Here is a list of some of the articles that have been added to CourtADR.org, RSI’s national court ADR resource center, in the past few weeks. They cover a wide variety of topics related to court ADR. The links go to full abstracts and publication information on CourtADR.org.
These are just a few of the over 4,000 resources available on CourtADR.org. We are always looking to expand our collection – if you know of any new research, programs, legislation, videos, or other resources, please let us know!
Child Protection Mediation: The Cook County Illinois Experience–A Judge’s Perspective
Martin, Hon. Patricia M., Family Court Review: An Interdisciplinary Journal, 47(1): 81-85, January 2009
Judge Patricia Martin of the Cook County Juvenile Court discusses her belief in the efficacy and even necessity of mediation in child protection proceedings. She offers a history of certain developments within theIllinoisjudicial system and the obstacles to implementing a mediation program.
Consensus Arbitration: A Negotiation-Based Decision-Making Process for Arbitrators
Witkin, Nathan, Negotiation Journal, 26(3):309-325, July 2010
This article promotes consensus arbitration as an alternative to the judicial model of arbitration.
Divorce Mediation With and Without Legal Representation: A Focus on Intimate Partner Violence and Abuse
Beck, Connie J.A.; Walsh, Michele E.; Ballard, Robin H.; Holtzworth-Munroe, Amy; Applegate, Amy G.; Putz, John W.. Family Court Review, October 2010
This study examined the demographic profiles of pro se litigants in Indiana and Arizona, focusing on cases involving partner violence or abuse.
Do Mediators Walk Their Talk in Civil Cases?
Wall, James A. Jr.; Chan-Serafin, Suzanne, Conflict Resolution Quarterly, 28(1): 3-21, Fall 2010
This article notes the incongruities between stated and observed strategies of mediators and the effect that “walking the talk” has on outcomes in mediation. It describes three styles or strategies of mediation — neutral, evaluative, and pressing — and the rates of success within each.
Fairness, Understanding, and Satisfaction: Impact of Mediator and Participant Race and Gender on Participants’ Perception of Mediation
Charkoudian, Lorig; Kabcenell Wayne, Ellen, Conflict Resolution Quarterly, 28(1): 23-52, Fall 2010
This article examines the effect of matching a mediator’s race and gender with that of participants, particularly in regard to conflict behavior, mediator behavior, and participants’ perception of the process. It summarizes recent studies on the impact of gender and race on mediation styles and then discusses the effects of sameness or difference between the mediator and the participants.
Mediation and Inequality Reconsidered: Bringing the Discussion to the Table
Wing, Leah, Conflict Resolution Quarterly, 26(4):383-404, Summer 2009
This article raises questions about power, neutrality, and self-determination in the mediation process and examines the role of mediators in addressing imbalances of power. The author specifically considers the anomaly that parties often express dissatisfaction even after “successfully” reaching an agreement.
Meet Me on Death Row: Post-Sentence Victim-Offender Mediation in Capital Cases
Rossi, Rachel Alexandra, Pepperdine Dispute Resolution Law Journal, 9(1): 185-210, 2008
This article begins with a story of a double homicide, and then shifts its focus to the people who remained in the wake of that event: the offender, and the victims’ families. The author explains the process of victim-offender mediation and identifies the primary concerns for both victims and offenders. She concludes that implementation of victim-offender mediation programs in capital cases should be promoted as an option after sentencing.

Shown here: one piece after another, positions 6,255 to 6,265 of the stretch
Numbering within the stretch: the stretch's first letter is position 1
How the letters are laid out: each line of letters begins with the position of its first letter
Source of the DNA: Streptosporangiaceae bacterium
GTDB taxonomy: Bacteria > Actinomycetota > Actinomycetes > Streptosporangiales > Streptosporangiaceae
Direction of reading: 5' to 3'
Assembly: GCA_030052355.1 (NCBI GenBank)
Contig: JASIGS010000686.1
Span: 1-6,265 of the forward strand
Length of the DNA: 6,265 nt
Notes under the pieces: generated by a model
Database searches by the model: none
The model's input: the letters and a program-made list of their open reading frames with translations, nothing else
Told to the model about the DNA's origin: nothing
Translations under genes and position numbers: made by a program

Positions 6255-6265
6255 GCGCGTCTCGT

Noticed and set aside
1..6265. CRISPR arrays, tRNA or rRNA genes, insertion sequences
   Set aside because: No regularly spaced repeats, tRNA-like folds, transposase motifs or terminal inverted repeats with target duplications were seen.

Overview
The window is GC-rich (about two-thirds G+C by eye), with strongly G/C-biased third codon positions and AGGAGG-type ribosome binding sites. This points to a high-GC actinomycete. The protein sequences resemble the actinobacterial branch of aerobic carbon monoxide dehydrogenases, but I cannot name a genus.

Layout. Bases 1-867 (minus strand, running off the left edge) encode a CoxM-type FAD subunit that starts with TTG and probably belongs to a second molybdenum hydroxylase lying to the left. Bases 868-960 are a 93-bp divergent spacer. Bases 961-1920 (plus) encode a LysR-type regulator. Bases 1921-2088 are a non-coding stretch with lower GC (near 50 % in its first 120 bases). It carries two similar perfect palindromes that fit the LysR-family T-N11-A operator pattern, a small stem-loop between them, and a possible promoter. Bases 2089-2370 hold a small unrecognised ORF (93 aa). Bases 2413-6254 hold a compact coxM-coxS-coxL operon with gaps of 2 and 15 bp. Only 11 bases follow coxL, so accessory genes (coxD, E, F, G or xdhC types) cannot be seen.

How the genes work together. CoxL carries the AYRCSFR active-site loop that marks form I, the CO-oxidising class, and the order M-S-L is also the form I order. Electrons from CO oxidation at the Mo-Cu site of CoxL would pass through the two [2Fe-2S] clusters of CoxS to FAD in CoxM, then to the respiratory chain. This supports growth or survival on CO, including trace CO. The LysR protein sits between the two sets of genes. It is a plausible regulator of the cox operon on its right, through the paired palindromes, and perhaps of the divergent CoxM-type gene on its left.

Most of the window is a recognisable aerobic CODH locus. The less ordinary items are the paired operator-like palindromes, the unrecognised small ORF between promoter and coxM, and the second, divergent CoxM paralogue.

Representation Disparities and Impartiality: An Empirical Analysis of Party Perception of Fear, Preparation, and Satisfaction in Divorce Mediation When Only One Party Has Counsel
Pettersen, Michael M.; Ballard, Robin H.; Putz, John W.; Holtzworth-Munroe, Amy, Family Court Review, 48(4): 663-671, Winter 2010
Disparity in representation may give an advantage to one party over the other during divorce mediation; this article considers the extent to which that is true, as well as the parties’ perception of fairness in such unequal representation cases.
The Mediator’s Assessment of Safety Issues and Concerns (MASIC): A Screening Interview for Intimate Partner Violence and Abuse Available in the Public Domain
Holtzworth-Munroe, Amy; Beck, Connie J. A.; Applegate, Amy G., Family Court Review, 48(4): 646-662, October 2010
The authors propose a new domestic violence screening tool: the Mediator’s Assessment of Safety Issues and Concerns (MASIC). It assesses psychological abuse, coercive control, physical violence, sexual abuse or assault, stalking, and fear. The test is designed to be non-accusatory and to encompass categories of abuse that are not fully captured by other tests.
The Sieve Model: An Innovative Process for Identifying Alternatives to Custody Evaluations
Silver, Robert B.; Silver, Deborah Coe, Conflict Resolution Quarterly, 26(3): 333-348, Spring 2009
This article describes the Sieve Model of collaborative dissolution of marriage and places it within a broader historical context of divorce proceedings. The model is tailored to suit individual couples, and the “sieve” works to channel these couples through whichever processes may be useful, avoiding those that are unproductive or excessively adversarial.
Why Are Subordinates Less Satisfied with Mediation? The Role of Uncertainty
Bollen, Katalien; Euwema, Martin; Muller, Patrick, Negotiation Journal, 26(4): 417-433, October 2010
This article examines how hierarchy and status can affect the perceptions and experiences of mediation when one party is a supervisor and the other a subordinate, as in labor disputes.